Introduction to Knob and Tube Wiring
Knob and tube wiring was commonly used in homes and buildings in North America from about 1880 to the 1930s. As the name suggests, this early electrical system uses ceramic knobs, tubes, and cloth-covered wiring to deliver electricity throughout a building.
While knob and tube wiring was safe when originally installed, it can become hazardous over time as insulation breaks down. However, understanding how this antique wiring system worked can help homeowners and electricians evaluate when and how to safely update old electrical systems.
In this article, I'll give an in-depth look at:
- The history and rise of knob and tube wiring
- How knob and tube wiring systems were installed
- The components used in knob and tube wiring
- The pros and cons of knob and tube wiring
- Options for upgrading from knob and tube wiring
Let's start by looking at the origins of knob and tube wiring in the early 20th century.
The History of Knob and Tube Wiring
The late 1800s saw electricity become more widely adopted for lighting and powering devices in buildings. However, early electrical systems used basic splices and connections that left wiring exposed and vulnerable to shorts and fires.
Thomas Edison began developing a complete electrical wiring system for buildings in the 1870s. However, it was not until the 1880s that insulated copper wiring and wall-mounted outlets became widely available.
In 1898, the National Board of Fire Underwriters created the National Electrical Code (NEC), which established the first standards for safe electrical installations. The initial NEC guidelines described an early version of knob and tube wiring.
By the early 1900s, knob and tube wiring had become the standard for new construction. The American economy was booming, and more families could afford electrified homes that used ceiling lights, appliances, and wall outlets.
While knob and tube remained dominant into the 1930s, new wiring methods like BX (armored cable) and NM (non-metallic sheathed) cable eventually replaced it by the 1940s and 1950s as electrical needs continued to grow. However, you can still find knob and tube wiring in many older homes today.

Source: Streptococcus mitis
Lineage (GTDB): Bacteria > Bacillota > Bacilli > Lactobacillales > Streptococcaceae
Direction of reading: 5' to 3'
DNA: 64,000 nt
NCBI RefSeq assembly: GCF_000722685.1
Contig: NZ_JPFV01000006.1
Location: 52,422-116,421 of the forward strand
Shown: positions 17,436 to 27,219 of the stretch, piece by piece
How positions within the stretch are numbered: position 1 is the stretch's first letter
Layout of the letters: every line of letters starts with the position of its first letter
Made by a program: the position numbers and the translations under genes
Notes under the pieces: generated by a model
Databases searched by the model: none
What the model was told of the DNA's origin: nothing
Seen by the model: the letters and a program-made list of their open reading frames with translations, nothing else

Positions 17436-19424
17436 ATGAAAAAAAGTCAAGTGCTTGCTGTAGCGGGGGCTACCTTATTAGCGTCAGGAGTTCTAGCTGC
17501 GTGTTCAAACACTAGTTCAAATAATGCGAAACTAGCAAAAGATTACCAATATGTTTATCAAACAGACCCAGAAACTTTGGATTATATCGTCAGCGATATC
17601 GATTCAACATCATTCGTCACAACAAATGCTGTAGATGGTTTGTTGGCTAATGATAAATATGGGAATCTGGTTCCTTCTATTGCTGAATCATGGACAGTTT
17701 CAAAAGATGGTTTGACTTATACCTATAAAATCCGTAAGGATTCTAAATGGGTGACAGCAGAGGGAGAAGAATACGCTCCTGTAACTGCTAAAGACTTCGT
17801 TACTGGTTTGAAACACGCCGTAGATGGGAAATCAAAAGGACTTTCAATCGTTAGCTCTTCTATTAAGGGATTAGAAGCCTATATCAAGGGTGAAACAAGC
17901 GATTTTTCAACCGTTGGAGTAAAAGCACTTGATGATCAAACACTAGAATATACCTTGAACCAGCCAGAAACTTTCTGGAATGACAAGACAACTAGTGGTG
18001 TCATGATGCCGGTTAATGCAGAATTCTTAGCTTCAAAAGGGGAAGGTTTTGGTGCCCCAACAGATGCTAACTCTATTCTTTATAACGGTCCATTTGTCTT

Next, let's look at how electricians originally installed these antiquated wiring systems.
Installing Knob and Tube Wiring
Knob and tube wiring gets its name from the knobs, tubes, and wiring that make up the system:
- Ceramic knobs - These insulators separate and support the wiring.
- Tubes - Hollow spaces in wood framing or ceramic tubes protect wires running through open spaces.
- Wiring - Insulated copper conductors are covered in cloth or rubber insulation.
While the National Electrical Code provided overall guidelines, the specific methods used to install knob and tube varied. However, the general process involved these key steps:
- Running vertical wires through wooden stud cavities using porcelain knobs to separate wires from wood framing.
- Passing horizontal wiring through wooden joists or protective porcelain tubes.
- Using junction boxes made of wood or cardboard to join wiring.
- Having wires enter porcelain insulator tubes when exiting or entering metal junction boxes.
- Bonding neutral and ground wires to metal junction boxes for grounding.
- Installing ceramic sockets as connection points for light fixtures or devices.
Proper installations kept live wires separated from wood framing and grounded systems for safety. While not grounded by modern standards, these practices helped reduce fire risks when knob and tube was new.
Let's look closer at the knobs, tubes, and wiring that gave this system its name.
Knob and Tube Wiring Components
While knob and tube wiring may seem crude by modern standards, it represented major safety improvements for its time. Key components in these early electrical systems included: